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On September 9, 2021, the Court of Justice of the European Union (“CJEU”) delivered its judgment in case C-783/19, involving a dispute between a sign and the Protected Designation of Origin (PDO) “Champagne.” The CJEU examines the applicable regulations to determine the scope of PDOs and establishes the criteria to define and interpret the concept of “evocation.”
The Comité Interprofessionnel du Vin de Champagne (CIVC) brought an action against restaurant company GB, seeking that a Barcelona commercial court prohibit the use of the sign “CHAMPANILLO,” remove it and cancel domain name “champanillo.es.” GB uses this sign by an image of two glasses with sparkling beverage coming together in a toast. CIVC’s actions are based on an infringement of the PDO “Champagne.”
The first instance court dismissed the claim arguing that the sign “CHAMPANILLO” was not an evocation of the PDO “Champagne,” since it did not designate an alcoholic beverage but rather catering premises that did not sell champagne.
The CIVC appealed, and the Barcelona Provincial Court referred four questions to the Court of Justice of the European Union (“CJEU”) for a preliminary ruling. See below an analysis of these questions.
Questions for a preliminary ruling and the CJEU’s stance
- First: Do regulations protect PDOs only against similar products or also against services connected with the direct or indirect distribution of those products?
After examining the wording and purposes of the applicable regulations, the CJEU concludes that PDO protection should be broadly interpreted, i.e., as covering conducts regarding both products and services. Otherwise, argues the CJEU, third party service providers could unduly profit from the reputation of products covered by PDOs.
- Second and third: Does the concept of evocation require that the products covered by the PDO and the products or services for which the disputed sign is used be identical or similar? Should evocation be assessed relying on objective aspects to determine whether it affects the average consumer, or should the assessment be based on the evoking and evoked products and services for determining the risk of evocation?
To the second question the CJEU responds that the concept of evocation does not require as a precondition that the products covered by the PDO and the products or services for which the disputed sign is used be identical or similar.
Regarding the third question, the CJEU states that the essential element in determining whether there is an evocation is whether an average European consumer establishes a sufficiently clear and direct link between the term used to designate the relevant product and the PDO. Considering all the elements characterizing the PDO “Champagne,” the Barcelona Provincial Court (or the competent national court) will (i) have to assess whether the term “CHAMPANILLO” can create a sufficiently clear and direct link with champagne in an average European consumer’s mind; and (ii) subsequently determine whether there is an evocation.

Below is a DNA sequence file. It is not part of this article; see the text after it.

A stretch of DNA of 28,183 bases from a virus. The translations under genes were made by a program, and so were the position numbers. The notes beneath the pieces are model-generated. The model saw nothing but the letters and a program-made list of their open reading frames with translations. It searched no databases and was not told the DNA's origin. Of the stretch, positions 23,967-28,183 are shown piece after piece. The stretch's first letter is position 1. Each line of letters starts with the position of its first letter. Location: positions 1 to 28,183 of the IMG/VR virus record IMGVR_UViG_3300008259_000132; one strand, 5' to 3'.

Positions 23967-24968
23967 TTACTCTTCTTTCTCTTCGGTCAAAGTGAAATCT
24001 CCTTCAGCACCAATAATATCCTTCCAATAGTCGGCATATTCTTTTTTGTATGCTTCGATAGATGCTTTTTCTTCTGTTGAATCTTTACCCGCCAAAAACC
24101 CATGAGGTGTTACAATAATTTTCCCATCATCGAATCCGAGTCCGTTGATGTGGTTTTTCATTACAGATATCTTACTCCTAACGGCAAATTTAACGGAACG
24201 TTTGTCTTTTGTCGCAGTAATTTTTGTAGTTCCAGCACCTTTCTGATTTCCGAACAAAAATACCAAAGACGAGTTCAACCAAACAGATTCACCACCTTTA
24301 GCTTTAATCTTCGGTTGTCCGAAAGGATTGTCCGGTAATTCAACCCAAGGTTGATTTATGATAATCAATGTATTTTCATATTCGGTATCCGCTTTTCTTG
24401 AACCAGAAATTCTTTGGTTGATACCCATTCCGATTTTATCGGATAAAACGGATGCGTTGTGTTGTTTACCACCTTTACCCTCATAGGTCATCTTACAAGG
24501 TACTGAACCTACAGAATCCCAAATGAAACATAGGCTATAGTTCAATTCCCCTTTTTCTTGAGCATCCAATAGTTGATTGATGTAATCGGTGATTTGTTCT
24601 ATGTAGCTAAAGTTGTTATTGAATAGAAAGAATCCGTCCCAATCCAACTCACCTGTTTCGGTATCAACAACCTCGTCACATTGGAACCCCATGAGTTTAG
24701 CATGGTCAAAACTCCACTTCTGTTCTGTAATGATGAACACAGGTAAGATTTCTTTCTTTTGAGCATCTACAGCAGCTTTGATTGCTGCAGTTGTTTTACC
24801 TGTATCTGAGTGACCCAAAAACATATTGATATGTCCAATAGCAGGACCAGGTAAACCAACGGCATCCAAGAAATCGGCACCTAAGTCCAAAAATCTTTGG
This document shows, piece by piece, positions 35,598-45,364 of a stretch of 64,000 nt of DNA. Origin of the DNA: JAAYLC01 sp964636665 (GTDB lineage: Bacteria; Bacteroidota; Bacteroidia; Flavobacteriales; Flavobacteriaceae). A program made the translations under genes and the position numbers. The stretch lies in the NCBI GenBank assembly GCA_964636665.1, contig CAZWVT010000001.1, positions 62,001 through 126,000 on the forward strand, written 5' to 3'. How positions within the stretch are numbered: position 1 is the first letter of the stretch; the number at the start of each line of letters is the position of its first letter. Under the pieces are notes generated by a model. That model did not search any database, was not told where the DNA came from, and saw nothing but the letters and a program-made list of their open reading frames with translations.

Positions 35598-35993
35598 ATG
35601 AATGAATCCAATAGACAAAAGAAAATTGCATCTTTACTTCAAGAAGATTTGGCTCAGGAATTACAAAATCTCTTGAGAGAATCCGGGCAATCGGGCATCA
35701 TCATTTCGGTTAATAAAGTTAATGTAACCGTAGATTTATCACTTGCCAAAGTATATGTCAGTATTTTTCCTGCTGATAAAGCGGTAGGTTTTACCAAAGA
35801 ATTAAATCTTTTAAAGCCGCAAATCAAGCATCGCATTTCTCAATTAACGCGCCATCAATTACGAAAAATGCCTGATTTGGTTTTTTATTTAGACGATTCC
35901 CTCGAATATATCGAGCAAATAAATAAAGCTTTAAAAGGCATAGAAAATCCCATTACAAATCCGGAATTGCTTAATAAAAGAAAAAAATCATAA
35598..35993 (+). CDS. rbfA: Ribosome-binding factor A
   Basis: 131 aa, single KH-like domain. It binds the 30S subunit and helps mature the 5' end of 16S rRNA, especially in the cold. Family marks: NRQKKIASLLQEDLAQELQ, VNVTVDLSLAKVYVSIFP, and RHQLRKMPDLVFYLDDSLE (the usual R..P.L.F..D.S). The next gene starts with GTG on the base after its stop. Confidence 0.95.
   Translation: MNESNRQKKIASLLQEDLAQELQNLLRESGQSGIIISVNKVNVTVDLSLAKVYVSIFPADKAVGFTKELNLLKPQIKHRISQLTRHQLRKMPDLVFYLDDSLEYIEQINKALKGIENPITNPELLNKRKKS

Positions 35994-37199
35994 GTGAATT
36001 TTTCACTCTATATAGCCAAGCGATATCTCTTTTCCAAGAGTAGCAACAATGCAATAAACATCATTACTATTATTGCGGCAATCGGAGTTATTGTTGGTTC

Relying on precedents on evocation like the ones discussed in this and this blog entries, the CJEU mentions, e.g., that the sign used to designate products could include part of a PDO, thus triggering an image in the consumers’ minds that could lead them to think that the product is covered by the PDO. The CJEU also mentions cases in which, regarding products with similar appearance, there is a phonetic and visual relationship between the PDO and the disputed sign.
However, the CJEU emphasizes that these two criteria are not essential to find an evocation. In absence of these criteria, courts could consider the “conceptual proximity” between the PDO and the disputed sign, or even the similarity between the products covered by that PDO and the products and services for which the disputed sign is used.
Consequently, although the CJEU does not expressly state this, there is no exhaustive list of objective requirements that must be fulfilled to find an evocation. In contrast, courts must perform an overall assessment of all the elements that are present in each case.
- Fourth: Is evocation necessarily connected to the existence of unfair competition?
It is not, according to the CJEU. The protection under PDO regulations is objective and does not require proof of intent or fault. This protection does not require that the products covered by the PDO and those for which the sign is used be in competition or that consumers be at risk of confusing these products or services.
Having clarified these four questions, the Barcelona Provincial Court must now assess the CJEU’s responses and determine whether there is a PDO infringement in the “CHAMPANILLO” case. We will keep an eye on new developments in the case and on the Provincial Court’s final decision.
Authors: Alejandro Negro and Raúl Pérez
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